The Faroe Islands are located halfway between Norway and Iceland in the Norwegian Sea.
The islands were first discovered, according the locals, in the early 6th century by an Irish monk known as Brendan the Navigator.
Brendan set out on a voyage to discover the Garden of Eden, and instead he discovered the Faroe Islands.
Brendan is not fictional character. He is one of the most significant early Irish Christians. His discovery of the Faroes was not without consequence; he got the islands off to a good start.
After the original Irish settlement died out, the Faroe Islands were settled by the Vikings—the pagan version. Then, when our hero, Olaf Tryggvason, became a Christian, he summoned a local leader, Sigmundur Brestisson (961-1005 A.D.), from the Faroe Islands back to Norway. Olaf preached the gospel to Sigmundur and he became Christian. Olaf then sent Sigmundur back to the Faroe Islands as a missionary.
Sigmundur’s evangelistic methods were crude in keeping with the Viking way but ultimately successful, although not necessarily to be commended. One has to appreciate the aggressiveness of the Vikings in spreading the gospel but not their methods. It is one of the greats ironies of the Great Commission that one must be bold enough to share the gospel but gentle enough to be willing to die before harming another in the effort. It’s a combination only found in proper balance by the infilling of the Holy Spirit. Continue reading “Viking Travel Journal—Day 10”
It’s hard to appreciate the vastness and loneliness of the sea unless you have been out on it.
Today was a day at sea.
It didn’t matter which part of the ship I was on, in whatever direction I looked I saw nothing but water.
In seeing this it is hard to believe the Vikings set out into this vast watery wilderness in their ships, yet it was the advancement of their shipbuilding skills that enabled them to travel such long distances and successfully raid and pillage across such a broad geographical area. If it wasn’t for their shipbuilding skills, the Vikings would have been just another lost, angry group of pagans.
The Vikings even travelled so far as Constantinople and attempted to attack an undefended city (the fleet was away), but the Christians used Greek fire, which saved the day—not for the first time—for the Christians. However, it was the gospel, not Greek fire, which finally conquered the Vikings—“civilized” them, as our RIB boat guide suggested back in Flam. Continue reading “Viking Travel Journal––Day 9”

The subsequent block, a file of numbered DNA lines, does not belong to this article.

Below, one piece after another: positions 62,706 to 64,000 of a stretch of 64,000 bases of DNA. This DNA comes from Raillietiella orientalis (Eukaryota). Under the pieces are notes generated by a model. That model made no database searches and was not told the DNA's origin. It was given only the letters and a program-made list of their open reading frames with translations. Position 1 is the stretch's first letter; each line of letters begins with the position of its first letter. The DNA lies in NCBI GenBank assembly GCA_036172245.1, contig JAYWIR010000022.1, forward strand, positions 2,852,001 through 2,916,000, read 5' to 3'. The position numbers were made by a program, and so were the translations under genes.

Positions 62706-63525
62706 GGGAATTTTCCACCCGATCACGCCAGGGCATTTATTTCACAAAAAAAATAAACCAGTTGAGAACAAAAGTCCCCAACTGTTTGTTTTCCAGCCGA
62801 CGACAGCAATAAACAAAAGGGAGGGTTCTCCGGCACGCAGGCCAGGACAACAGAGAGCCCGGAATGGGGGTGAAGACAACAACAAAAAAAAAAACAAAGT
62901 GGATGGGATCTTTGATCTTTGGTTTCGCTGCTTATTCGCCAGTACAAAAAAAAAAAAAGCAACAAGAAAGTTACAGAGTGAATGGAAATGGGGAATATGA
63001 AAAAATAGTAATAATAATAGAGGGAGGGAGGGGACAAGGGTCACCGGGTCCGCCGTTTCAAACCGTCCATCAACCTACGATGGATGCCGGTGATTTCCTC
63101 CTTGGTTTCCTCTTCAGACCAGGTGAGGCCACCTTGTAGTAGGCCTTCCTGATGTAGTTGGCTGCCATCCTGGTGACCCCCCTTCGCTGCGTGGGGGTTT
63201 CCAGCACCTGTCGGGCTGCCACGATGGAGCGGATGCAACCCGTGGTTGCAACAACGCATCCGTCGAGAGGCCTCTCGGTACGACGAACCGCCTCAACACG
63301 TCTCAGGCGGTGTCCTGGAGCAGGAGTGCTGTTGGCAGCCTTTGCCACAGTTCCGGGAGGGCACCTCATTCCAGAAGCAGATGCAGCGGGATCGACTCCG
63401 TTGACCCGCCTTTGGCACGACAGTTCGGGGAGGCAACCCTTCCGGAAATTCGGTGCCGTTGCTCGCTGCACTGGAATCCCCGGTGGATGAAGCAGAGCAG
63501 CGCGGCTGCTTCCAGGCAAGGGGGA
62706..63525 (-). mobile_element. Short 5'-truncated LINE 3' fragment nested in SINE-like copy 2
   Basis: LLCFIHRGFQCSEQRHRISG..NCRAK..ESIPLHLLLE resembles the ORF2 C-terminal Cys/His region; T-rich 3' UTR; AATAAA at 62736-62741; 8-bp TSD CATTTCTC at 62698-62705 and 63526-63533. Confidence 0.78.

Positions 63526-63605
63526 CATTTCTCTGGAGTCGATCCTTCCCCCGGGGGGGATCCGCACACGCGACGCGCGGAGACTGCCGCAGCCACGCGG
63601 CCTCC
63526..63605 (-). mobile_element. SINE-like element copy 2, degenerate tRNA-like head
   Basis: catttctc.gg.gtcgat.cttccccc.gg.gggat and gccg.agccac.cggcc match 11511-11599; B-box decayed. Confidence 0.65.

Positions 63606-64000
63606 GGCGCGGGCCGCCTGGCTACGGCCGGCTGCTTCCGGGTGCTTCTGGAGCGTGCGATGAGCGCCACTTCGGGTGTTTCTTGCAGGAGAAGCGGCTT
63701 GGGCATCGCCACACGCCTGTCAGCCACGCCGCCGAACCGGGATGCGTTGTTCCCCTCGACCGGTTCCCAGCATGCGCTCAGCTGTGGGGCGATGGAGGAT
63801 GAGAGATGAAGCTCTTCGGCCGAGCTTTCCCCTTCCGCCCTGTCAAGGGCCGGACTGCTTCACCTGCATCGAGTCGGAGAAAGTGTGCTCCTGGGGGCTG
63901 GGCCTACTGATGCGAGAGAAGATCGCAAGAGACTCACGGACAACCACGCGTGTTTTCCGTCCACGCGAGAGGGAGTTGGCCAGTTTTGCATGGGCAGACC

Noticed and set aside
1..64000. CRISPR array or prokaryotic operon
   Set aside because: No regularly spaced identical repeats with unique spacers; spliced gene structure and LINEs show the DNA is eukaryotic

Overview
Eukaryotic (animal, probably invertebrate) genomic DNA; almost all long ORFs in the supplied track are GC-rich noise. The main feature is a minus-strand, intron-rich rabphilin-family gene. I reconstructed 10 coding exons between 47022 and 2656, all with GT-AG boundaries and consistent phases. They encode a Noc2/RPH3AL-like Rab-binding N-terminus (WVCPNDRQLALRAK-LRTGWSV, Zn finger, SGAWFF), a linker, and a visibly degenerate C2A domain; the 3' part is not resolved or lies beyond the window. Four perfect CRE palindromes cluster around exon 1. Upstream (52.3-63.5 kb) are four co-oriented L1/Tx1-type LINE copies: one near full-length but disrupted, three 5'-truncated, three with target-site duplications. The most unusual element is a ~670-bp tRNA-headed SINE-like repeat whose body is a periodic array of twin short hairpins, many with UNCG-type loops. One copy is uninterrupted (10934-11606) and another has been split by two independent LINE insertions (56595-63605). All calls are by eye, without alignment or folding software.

It’s a town of 250 people whose economy depends almost entirely of tourism.
Geiranger sits on the plain between the shore of the fjord in front and mountains behind.
My pics don’t do the place credit; it’s better to look at the pic on Wikipedia here.
Teri had gone on the RIB boat excursion again in Ålesun to see birds. She said it was the third worst experience in her life. She said it was it two hours of white knuckles as she held on to the seat in front of her to keep from getting tossed out of the boat as it skipped across the waves, all to get to a place and watch birds for 20 minutes. Continue reading “Viking Travel Journal––Day 8”
Day 2 started in the same place day 1 ended––in the Lufthansa Lounge in the airport in Frankfurt, Germany.
Day 2 ended with our arrival at the the hotel in Oslo, around 11 p.m.
What happened in between is already firmly cemented in GSB travel tour lore and likely will be talked about around camp fires for years to come.
Our flight from Frankfurt to Düsseldorf was uneventful, which is the way I like flights.
As we waited to board our flight from Düsseldorf to Oslo we learned Ann had arrived in Oslo, sans luggage.
Even worse, because she had changed airlines in Amsterdam, the luggage was not just late but lost.
When we finally landed in Oslo, we were pushing 33 hours since we had awakened the previous day mostly without sleep. We were looking forward to getting to the hotel and getting in bed. Unfortunately, our car service did not show up, so, we got into the first taxi in line, which is what one does at an airport. Continue reading “Viking Travel Journal—Day 2”